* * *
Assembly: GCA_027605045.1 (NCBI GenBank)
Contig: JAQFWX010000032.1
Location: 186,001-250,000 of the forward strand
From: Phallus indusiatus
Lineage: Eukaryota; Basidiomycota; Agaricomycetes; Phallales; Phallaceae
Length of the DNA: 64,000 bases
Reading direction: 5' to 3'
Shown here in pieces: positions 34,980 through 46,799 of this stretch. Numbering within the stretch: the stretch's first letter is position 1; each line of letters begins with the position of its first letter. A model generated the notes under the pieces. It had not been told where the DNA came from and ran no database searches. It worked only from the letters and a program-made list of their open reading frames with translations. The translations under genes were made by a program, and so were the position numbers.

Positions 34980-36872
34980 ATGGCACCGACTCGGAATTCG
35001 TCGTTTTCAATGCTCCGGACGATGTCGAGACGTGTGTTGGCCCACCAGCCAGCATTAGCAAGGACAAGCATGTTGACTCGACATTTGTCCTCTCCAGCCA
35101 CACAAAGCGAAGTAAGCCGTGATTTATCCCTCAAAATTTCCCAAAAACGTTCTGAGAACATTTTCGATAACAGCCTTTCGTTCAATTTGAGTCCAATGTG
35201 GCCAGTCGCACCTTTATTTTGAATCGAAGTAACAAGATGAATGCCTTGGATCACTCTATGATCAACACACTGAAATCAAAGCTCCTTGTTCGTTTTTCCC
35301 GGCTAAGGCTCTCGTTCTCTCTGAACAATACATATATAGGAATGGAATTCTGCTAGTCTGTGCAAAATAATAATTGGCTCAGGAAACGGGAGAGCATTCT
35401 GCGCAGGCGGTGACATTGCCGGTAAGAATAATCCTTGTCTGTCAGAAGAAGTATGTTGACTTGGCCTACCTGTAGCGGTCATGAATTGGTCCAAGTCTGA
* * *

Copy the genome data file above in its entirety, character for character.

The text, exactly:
Assembly: GCA_027605045.1 (NCBI GenBank)
Contig: JAQFWX010000032.1
Location: 186,001-250,000 of the forward strand
From: Phallus indusiatus
Lineage: Eukaryota; Basidiomycota; Agaricomycetes; Phallales; Phallaceae
Length of the DNA: 64,000 bases
Reading direction: 5' to 3'
Shown here in pieces: positions 34,980 through 46,799 of this stretch. Numbering within the stretch: the stretch's first letter is position 1; each line of letters begins with the position of its first letter. A model generated the notes under the pieces. It had not been told where the DNA came from and ran no database searches. It worked only from the letters and a program-made list of their open reading frames with translations. The translations under genes were made by a program, and so were the position numbers.

Positions 34980-36872
34980 ATGGCACCGACTCGGAATTCG
35001 TCGTTTTCAATGCTCCGGACGATGTCGAGACGTGTGTTGGCCCACCAGCCAGCATTAGCAAGGACAAGCATGTTGACTCGACATTTGTCCTCTCCAGCCA
35101 CACAAAGCGAAGTAAGCCGTGATTTATCCCTCAAAATTTCCCAAAAACGTTCTGAGAACATTTTCGATAACAGCCTTTCGTTCAATTTGAGTCCAATGTG
35201 GCCAGTCGCACCTTTATTTTGAATCGAAGTAACAAGATGAATGCCTTGGATCACTCTATGATCAACACACTGAAATCAAAGCTCCTTGTTCGTTTTTCCC
35301 GGCTAAGGCTCTCGTTCTCTCTGAACAATACATATATAGGAATGGAATTCTGCTAGTCTGTGCAAAATAATAATTGGCTCAGGAAACGGGAGAGCATTCT
35401 GCGCAGGCGGTGACATTGCCGGTAAGAATAATCCTTGTCTGTCAGAAGAAGTATGTTGACTTGGCCTACCTGTAGCGGTCATGAATTGGTCCAAGTCTGA